Now, achieving all these standards is impossible at lower price points - and even some higher-end models struggle to get perfect performance, so a few compromises are inevitable when choosing your next display purchase. For example, colour, contrast and dynamic range vary between models and panel types. OLED display technology is the current king of the hill here, but the current price premiums can be crippling. However, even accepting that some compromises may need to made, a low level of input lag remains essential when gaming, and finding a display that keeps latency to a minimum while supporting HDR can be a minefield.

So just what are the best 4K HDR screens for gaming? To prepare ourselves for the new wave of high dynamic range console and PC gaming, we decided to put our money where our mouth is. We would assess a range of potentially viable screens, and at the end of it, we would be buying the screen that ultimately offers the best balance of performance, features and low latency. To that end, our local Sevenoaks Sound & Vision allowed us within their showroom to road-test every single UHD screen they had available, where we would specifically measure latency with a Leo Bodnar lag tester.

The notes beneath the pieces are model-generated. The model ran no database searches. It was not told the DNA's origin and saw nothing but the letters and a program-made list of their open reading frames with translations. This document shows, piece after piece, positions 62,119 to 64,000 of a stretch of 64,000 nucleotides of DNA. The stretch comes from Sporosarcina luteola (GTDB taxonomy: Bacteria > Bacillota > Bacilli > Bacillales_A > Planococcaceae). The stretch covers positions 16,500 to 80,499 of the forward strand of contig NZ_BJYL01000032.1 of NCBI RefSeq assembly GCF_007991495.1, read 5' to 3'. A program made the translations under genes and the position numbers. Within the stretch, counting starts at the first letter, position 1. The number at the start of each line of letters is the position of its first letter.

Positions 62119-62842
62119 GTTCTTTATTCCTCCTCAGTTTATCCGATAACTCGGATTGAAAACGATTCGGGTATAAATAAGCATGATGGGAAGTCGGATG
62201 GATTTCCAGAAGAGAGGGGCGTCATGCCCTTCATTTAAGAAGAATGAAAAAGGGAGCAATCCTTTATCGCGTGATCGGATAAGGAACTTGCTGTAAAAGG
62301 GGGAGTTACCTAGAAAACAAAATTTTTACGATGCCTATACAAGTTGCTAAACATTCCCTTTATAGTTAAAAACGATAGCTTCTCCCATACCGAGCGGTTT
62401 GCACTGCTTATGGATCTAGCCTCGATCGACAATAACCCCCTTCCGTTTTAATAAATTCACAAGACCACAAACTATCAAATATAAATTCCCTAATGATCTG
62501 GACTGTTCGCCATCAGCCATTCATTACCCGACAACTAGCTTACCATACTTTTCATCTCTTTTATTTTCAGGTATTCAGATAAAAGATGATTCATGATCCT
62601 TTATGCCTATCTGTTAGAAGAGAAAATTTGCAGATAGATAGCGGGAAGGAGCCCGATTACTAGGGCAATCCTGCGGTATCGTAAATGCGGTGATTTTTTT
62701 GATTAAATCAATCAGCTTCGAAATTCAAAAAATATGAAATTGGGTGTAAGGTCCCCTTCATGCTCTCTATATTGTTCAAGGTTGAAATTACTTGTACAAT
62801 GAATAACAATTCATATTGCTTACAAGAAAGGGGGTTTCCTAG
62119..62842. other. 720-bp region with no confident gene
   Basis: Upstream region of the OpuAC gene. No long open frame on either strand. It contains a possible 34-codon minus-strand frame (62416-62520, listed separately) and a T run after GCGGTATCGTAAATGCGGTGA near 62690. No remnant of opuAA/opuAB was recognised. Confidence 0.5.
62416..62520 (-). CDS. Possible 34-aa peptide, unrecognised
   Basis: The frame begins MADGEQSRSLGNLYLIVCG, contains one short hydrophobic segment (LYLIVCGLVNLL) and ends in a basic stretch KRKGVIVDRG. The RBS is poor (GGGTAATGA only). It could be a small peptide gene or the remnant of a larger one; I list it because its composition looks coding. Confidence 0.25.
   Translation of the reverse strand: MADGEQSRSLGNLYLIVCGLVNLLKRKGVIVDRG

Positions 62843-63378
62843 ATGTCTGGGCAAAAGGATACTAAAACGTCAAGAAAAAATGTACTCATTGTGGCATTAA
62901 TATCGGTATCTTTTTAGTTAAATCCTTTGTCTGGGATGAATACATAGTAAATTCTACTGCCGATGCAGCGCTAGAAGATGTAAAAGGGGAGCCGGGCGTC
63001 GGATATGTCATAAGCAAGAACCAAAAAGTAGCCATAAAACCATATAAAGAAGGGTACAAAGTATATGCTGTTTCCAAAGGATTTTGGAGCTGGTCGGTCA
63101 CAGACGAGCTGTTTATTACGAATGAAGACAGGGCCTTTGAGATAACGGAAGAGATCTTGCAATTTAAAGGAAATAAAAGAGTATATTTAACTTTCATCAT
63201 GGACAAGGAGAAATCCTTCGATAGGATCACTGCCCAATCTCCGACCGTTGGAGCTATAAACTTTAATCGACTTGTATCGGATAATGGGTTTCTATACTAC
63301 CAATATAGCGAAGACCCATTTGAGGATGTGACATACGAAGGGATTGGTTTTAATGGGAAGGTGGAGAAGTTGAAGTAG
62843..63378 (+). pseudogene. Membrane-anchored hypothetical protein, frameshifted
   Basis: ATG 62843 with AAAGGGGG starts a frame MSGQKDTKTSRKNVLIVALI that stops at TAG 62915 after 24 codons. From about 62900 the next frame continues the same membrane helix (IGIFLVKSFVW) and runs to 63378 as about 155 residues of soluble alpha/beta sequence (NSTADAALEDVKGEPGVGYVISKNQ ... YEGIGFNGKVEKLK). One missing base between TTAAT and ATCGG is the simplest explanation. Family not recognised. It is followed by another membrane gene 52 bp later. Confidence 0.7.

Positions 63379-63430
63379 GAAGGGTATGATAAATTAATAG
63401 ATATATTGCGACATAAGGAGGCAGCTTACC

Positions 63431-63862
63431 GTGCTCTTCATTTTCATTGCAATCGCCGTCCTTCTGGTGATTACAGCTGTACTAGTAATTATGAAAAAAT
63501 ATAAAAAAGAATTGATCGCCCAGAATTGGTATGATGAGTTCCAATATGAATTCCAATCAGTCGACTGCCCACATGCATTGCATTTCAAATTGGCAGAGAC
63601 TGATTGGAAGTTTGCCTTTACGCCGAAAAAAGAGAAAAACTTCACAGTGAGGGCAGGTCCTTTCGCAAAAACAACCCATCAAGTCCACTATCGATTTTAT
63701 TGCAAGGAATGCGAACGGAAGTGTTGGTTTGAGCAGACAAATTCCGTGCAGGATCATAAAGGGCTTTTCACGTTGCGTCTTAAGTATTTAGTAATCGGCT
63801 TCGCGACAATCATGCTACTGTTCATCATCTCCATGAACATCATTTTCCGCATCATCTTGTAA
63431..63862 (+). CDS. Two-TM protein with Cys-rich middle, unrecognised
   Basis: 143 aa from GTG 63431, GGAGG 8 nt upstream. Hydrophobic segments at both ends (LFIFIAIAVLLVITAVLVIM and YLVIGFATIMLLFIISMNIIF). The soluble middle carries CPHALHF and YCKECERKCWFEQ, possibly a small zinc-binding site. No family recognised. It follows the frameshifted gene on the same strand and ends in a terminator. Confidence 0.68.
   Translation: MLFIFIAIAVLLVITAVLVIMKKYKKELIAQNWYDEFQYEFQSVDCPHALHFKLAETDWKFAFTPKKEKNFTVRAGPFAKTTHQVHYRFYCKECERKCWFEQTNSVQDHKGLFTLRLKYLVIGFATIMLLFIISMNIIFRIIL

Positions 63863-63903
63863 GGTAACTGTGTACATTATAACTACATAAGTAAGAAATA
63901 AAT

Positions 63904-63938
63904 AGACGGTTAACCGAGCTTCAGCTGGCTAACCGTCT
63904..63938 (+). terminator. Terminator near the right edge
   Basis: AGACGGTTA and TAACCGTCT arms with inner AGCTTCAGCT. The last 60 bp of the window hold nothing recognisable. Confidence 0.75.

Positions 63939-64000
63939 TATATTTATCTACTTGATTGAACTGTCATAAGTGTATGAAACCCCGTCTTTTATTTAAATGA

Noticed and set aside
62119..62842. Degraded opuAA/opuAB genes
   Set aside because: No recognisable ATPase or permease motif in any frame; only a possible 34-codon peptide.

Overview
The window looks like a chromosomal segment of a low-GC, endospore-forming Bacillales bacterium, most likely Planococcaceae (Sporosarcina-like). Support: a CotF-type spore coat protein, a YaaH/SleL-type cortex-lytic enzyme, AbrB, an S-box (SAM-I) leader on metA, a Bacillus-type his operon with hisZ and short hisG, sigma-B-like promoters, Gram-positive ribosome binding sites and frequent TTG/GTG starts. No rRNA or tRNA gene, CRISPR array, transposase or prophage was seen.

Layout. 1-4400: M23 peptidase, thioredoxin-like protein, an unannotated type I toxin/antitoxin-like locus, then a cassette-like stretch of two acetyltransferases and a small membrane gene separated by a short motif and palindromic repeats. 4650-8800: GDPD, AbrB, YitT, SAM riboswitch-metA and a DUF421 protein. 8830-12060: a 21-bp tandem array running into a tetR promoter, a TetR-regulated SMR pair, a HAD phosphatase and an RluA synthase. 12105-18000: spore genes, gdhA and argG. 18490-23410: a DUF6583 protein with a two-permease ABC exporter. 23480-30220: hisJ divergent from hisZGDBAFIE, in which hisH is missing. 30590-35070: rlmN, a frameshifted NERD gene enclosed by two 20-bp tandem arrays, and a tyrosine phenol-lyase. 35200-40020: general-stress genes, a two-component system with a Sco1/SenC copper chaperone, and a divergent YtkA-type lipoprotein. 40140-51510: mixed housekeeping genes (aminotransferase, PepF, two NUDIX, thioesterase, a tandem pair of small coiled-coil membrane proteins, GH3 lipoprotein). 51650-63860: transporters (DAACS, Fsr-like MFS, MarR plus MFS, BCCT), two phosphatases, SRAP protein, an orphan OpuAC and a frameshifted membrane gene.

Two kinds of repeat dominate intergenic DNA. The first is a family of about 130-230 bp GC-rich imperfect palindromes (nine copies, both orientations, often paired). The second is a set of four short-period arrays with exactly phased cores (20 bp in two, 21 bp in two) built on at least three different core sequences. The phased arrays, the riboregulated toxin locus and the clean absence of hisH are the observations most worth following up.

We came back with some interesting results, along with a shortlist of display's suitable for gaming for both HDR and regular SDR content. It's by no means a complete list, but good recommendations can be made for both entry-level and higher-end price points.

Samsung KS7000: The best mid-range HDR screen for gaming